Necessary Lies

Ivy Hart and Jane Forrester are separate people with separate lives going in separate directions until their paths cross in 1960 on a tobacco farm in North Carolina.  Jane is the freshman social worker assigned to watch out for the welfare of Ivy’s family who are all tenants on the tobacco farm.  Jane feels very out of her league as she struggles with trying to help Ivy (who battles epilepsy), Ivy’s aging grandmother (who is growing weaker with each passing year), Ivy’s older sister (who battles mental illness), and Ivy’s nephew (who is always getting into mischief, the way toddlers do).  To make matters more complicated on the farm, with so many teenagers and young adults living in such close quarters, the matter of a child being born out of wedlock into a tumultuous environment is not a matter of if, but when.  Despite Jane’s new husband’s disapproval of breaking traditional roles expected of the wife of a physician, she forges her own way which takes her down an unconventional path of guardianship over and eventual friendship with her clients.  When Jane discovers a disturbing, yet acceptable, policy among social workers of the time, she faces a moral dilemma that will either break her or break the family that has placed their trust (and love) in her.  What she chooses to do next will change her life, and the lives of everyone in the family, forever.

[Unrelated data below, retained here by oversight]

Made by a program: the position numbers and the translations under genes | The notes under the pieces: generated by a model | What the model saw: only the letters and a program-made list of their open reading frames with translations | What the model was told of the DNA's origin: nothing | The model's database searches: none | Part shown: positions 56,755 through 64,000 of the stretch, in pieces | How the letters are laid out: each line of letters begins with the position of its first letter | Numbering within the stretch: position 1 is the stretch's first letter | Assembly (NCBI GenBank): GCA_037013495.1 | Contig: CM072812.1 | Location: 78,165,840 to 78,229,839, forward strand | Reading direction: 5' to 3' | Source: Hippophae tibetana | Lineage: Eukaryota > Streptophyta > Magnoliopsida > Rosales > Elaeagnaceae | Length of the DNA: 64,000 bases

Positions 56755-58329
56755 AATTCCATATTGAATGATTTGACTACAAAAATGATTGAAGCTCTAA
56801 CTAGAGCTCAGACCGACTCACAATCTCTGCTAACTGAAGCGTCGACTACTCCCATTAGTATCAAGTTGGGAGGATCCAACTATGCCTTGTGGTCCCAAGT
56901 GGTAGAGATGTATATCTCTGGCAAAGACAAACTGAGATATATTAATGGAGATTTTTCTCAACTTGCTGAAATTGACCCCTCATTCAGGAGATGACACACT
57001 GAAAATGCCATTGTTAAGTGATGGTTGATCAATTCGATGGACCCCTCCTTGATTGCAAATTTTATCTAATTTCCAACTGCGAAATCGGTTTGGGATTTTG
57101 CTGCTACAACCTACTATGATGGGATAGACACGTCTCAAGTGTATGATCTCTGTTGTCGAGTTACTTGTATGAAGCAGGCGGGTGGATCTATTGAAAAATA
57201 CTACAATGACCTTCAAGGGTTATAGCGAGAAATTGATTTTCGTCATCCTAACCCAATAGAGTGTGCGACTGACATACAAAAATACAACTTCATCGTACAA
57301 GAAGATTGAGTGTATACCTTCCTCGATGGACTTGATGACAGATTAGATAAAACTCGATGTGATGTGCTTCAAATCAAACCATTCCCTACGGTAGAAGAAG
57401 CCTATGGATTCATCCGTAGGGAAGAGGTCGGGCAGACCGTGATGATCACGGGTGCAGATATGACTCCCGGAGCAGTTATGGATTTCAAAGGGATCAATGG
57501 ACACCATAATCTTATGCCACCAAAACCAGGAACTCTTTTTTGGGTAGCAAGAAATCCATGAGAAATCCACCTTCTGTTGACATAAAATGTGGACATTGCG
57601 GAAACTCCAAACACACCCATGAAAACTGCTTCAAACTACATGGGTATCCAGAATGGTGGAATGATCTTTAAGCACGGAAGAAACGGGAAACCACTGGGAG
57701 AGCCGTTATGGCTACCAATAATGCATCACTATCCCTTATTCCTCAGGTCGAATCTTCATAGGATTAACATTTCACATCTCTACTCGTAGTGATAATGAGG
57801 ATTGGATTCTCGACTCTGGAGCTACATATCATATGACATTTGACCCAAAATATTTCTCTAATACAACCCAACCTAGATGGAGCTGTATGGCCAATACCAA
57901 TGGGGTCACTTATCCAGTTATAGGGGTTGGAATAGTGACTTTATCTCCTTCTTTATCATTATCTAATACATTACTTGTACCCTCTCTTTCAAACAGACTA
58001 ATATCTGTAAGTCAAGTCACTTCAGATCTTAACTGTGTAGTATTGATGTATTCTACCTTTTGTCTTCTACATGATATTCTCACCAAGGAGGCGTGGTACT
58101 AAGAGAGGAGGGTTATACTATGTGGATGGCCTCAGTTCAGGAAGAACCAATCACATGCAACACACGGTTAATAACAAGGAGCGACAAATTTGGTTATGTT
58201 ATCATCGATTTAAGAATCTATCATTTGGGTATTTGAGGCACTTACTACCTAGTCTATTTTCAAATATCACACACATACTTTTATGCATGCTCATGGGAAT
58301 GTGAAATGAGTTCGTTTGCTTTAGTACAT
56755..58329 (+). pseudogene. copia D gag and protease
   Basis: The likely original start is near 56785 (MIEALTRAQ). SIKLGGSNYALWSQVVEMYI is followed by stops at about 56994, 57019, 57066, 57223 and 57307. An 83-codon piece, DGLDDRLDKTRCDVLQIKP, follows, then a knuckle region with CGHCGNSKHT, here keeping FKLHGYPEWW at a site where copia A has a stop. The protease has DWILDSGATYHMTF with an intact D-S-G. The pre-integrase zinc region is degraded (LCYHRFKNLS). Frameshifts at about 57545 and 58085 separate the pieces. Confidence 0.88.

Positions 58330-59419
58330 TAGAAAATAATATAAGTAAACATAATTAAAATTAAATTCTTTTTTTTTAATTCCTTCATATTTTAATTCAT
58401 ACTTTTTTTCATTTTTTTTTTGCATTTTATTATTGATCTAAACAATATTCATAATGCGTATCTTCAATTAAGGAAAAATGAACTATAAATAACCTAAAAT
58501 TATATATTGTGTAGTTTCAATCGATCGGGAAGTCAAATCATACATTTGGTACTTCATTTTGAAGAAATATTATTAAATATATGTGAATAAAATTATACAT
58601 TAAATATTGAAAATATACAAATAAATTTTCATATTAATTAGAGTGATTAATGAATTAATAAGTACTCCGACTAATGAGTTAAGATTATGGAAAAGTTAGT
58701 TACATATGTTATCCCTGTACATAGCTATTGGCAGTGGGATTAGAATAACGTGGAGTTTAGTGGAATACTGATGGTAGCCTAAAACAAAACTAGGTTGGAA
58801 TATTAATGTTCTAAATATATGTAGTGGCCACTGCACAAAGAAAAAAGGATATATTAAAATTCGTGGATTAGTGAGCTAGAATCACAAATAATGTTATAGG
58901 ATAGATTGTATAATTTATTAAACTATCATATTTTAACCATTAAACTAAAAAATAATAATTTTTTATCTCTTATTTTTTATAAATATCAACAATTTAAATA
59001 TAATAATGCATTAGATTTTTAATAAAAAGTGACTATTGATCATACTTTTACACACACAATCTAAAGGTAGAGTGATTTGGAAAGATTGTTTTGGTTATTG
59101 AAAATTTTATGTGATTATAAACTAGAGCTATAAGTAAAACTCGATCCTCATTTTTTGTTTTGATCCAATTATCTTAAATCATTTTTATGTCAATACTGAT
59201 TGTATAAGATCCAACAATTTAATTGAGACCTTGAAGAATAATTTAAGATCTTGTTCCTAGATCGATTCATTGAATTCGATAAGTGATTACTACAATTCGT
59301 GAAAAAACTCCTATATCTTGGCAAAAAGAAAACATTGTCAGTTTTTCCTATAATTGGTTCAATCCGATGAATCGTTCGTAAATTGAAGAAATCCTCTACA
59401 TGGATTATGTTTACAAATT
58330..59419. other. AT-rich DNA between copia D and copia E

Why I read it: Recommendation in an online book group

Trigger warnings: elective sterilization, unexpected death

I loved this book.  I loved how the author developed each character and helped the reader understand the complicated relationship between each of them.  They all needed something from each other, and they all provided each other with something only they could give.  Jane not only provided services for the family, but she also provided the family with a glimpse of “the outside.”  Each member of the family taught Jane lessons about herself and the ways of the world that she would have never learned by only spending her time with members of the upper echelon of society.

Also, I had no idea that there was even such a thing as the Eugenics Sterilization Program.  To say I was horrified would be putting it mildly.  I ended up going down a rabbit hole the night that I finished the book as I researched more about this horrific program.  This.  Actually.  Happened.  I almost read this book as a cautionary tale; what happens to us as a species when we try to control the outcome of a person’s life?  What do we devalue in the process of trying to intervene even though our intentions might be good?

This book followed a logical progression of events, and it flowed very well.  The characters were relatable and realistic.  It was one of those books that stays with you long after you finish.

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